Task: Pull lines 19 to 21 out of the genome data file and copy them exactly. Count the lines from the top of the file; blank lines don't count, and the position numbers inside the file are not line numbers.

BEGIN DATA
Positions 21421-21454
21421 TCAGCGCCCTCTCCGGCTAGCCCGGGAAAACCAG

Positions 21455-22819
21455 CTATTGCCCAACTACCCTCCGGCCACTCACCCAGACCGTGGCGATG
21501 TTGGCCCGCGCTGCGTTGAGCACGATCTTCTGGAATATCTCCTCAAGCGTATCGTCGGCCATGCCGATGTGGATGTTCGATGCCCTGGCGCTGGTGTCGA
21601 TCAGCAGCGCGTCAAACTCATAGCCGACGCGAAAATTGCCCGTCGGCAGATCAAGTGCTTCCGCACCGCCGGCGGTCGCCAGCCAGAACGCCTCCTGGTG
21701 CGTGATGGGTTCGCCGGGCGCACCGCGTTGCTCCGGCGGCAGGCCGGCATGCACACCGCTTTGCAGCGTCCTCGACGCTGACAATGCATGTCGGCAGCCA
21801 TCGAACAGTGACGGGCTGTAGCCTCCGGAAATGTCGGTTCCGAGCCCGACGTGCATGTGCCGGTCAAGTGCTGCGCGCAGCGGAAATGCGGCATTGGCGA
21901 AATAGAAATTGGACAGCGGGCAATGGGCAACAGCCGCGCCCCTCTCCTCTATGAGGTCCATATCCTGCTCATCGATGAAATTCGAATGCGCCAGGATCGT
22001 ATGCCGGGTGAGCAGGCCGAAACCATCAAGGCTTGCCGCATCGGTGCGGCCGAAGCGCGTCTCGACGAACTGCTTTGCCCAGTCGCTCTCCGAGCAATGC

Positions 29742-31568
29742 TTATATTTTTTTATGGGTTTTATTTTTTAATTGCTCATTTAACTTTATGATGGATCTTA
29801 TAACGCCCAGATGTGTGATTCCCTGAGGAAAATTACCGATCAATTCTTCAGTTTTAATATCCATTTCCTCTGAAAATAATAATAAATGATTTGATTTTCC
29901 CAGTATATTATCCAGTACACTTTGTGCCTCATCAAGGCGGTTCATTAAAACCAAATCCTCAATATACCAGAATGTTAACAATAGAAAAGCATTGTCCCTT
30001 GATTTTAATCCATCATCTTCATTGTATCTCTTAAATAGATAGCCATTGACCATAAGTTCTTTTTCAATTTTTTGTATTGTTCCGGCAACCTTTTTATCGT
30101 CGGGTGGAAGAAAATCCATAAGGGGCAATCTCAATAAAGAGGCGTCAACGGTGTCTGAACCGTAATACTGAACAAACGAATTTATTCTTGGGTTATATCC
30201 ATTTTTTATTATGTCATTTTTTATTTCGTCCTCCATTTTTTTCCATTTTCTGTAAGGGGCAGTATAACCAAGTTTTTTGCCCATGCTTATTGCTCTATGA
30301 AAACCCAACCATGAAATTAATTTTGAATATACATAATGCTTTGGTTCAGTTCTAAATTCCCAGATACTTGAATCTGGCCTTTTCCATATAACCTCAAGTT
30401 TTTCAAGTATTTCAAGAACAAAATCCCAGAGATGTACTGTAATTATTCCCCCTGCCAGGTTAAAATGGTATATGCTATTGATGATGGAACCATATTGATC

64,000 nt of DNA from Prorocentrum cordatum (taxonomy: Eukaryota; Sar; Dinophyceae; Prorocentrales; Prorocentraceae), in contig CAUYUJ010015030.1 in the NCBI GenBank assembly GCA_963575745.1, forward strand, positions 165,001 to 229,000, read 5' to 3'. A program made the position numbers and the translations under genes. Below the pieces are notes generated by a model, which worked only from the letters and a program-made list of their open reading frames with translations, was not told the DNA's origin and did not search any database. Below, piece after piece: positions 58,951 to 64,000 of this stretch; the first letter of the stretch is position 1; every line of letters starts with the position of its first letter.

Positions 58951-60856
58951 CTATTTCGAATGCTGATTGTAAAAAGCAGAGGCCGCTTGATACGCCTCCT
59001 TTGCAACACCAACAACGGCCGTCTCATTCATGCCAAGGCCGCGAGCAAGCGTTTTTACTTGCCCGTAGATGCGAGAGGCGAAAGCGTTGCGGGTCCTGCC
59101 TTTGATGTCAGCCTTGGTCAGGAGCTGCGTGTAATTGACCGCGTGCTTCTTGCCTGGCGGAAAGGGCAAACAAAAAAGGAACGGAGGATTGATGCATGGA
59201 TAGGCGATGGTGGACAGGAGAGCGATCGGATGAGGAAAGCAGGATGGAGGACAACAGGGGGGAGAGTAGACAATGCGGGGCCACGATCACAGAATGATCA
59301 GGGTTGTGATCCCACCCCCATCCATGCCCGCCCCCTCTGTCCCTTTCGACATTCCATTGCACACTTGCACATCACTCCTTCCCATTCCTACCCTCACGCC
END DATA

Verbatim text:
30401 TTTCAAGTATTTCAAGAACAAAATCCCAGAGATGTACTGTAATTATTCCCCCTGCCAGGTTAAAATGGTATATGCTATTGATGATGGAACCATATTGATC

64,000 nt of DNA from Prorocentrum cordatum (taxonomy: Eukaryota; Sar; Dinophyceae; Prorocentrales; Prorocentraceae), in contig CAUYUJ010015030.1 in the NCBI GenBank assembly GCA_963575745.1, forward strand, positions 165,001 to 229,000, read 5' to 3'. A program made the position numbers and the translations under genes. Below the pieces are notes generated by a model, which worked only from the letters and a program-made list of their open reading frames with translations, was not told the DNA's origin and did not search any database. Below, piece after piece: positions 58,951 to 64,000 of this stretch; the first letter of the stretch is position 1; every line of letters starts with the position of its first letter.

Positions 58951-60856